The screen is the worst. It's grainy and low-resolution, which makes reading anything aside from text a pain. Don't bother trying to browse the Web. The camera is pretty awful too. Don't bother taking photos. The menu is old-school. It's a bit chunky and hard to navigate through, but once you get used to it, it shouldn't be a problem. Despite these problems, I'm still pretty pleased and would buy it again.Was this review helpful to you?
41 out of 46 people found this review helpful.
July 05, 2012
Good for Old People
I bought the Gusto 2 after using the original Gusto. It's a basic device that's very easy to use. The ringtones and speakerphone are very loud, the vibration is strong and the display is nice and bright -- good for seeing the clock and incoming calls. In addition, there's a feature that announces who is calling.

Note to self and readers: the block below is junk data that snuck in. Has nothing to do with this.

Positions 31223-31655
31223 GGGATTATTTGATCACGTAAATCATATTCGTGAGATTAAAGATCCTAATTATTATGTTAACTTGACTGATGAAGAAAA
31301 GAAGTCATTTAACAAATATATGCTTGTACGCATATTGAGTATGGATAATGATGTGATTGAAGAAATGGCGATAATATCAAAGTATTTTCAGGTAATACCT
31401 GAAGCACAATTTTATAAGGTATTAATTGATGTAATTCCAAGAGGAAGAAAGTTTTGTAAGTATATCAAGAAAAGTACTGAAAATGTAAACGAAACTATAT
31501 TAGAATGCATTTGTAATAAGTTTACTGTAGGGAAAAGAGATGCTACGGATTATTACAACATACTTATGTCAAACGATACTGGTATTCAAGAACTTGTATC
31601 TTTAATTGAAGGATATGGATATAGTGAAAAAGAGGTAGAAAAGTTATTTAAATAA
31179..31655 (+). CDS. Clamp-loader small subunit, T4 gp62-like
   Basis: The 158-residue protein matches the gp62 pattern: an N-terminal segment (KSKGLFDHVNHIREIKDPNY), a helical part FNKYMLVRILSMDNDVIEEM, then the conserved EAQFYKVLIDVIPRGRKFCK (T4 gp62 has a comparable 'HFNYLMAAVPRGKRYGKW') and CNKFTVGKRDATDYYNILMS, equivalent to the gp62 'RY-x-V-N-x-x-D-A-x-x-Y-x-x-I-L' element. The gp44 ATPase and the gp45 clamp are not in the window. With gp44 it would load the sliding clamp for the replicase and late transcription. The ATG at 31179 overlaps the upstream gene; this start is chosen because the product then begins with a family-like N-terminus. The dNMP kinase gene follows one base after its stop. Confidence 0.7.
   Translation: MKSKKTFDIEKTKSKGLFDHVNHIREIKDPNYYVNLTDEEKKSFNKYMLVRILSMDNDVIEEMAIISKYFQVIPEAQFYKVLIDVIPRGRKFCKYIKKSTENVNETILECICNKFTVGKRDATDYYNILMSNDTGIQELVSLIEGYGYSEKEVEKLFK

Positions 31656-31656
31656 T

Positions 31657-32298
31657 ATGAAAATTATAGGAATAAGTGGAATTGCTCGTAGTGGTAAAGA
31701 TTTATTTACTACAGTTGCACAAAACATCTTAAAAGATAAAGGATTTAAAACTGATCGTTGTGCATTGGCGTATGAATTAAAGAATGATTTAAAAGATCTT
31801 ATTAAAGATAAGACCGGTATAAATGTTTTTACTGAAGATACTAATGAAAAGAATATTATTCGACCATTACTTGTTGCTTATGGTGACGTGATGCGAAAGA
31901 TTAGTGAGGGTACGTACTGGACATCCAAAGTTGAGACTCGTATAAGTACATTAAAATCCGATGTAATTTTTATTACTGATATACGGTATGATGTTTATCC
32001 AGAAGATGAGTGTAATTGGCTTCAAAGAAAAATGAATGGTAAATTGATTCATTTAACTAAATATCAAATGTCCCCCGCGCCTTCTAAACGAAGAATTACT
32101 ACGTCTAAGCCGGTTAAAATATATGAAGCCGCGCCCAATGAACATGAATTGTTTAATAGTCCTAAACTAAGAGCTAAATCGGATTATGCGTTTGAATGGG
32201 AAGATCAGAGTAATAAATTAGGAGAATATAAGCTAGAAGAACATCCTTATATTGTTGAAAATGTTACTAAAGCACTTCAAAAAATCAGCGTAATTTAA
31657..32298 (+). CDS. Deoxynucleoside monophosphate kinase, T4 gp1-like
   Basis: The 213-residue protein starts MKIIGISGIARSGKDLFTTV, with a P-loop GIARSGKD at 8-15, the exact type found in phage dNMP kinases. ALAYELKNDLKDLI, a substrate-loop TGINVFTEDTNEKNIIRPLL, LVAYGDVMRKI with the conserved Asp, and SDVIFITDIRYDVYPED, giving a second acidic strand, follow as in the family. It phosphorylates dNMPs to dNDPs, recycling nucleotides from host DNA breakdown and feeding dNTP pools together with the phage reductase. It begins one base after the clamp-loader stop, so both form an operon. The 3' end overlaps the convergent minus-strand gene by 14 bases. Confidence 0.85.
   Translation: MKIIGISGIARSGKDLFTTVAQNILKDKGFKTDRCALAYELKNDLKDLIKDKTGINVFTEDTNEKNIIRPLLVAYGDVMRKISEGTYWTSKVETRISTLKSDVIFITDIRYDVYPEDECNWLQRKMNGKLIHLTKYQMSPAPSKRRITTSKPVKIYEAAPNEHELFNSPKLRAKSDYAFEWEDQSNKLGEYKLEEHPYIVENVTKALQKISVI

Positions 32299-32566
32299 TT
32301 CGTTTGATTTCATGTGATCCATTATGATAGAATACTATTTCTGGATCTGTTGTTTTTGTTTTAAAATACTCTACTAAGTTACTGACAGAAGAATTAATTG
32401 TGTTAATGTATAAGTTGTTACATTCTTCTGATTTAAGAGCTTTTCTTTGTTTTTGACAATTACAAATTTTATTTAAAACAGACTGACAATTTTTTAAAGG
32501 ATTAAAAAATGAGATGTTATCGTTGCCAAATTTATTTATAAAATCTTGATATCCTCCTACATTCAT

You're not getting a top-notch phone, and that's not what this is designed for. But for older people who want a no-frills phone to make calls, you can't beat it.Was this review helpful to you?
16 out of 18 people found this review helpful.
July 07, 2012
If you're looking for a basic phone, the Gusto 2 is an okay phone. It's really cheap -- both in price and feel. It could be build sturdier, but the call and sound quality are both great. The battery lasts a long time too, not like most smartphones these days -- so that's a big plus.
The big problem for me is the Bluetooth -- namely the quality of the connection. When I call people using a headset, I can barely hear people. Maybe it's the Samsung headset, but I've used it with other phones and people come through loud and clear. Anyway, I bought this with a pay-as-you-go plan from Verizon. You'll have to buy $15 worth of minutes before you can use it, which isn't a big deal, but those minutes will expire after each month. Read the fine print.Was this review helpful to you?
22 out of 26 people found this review helpful.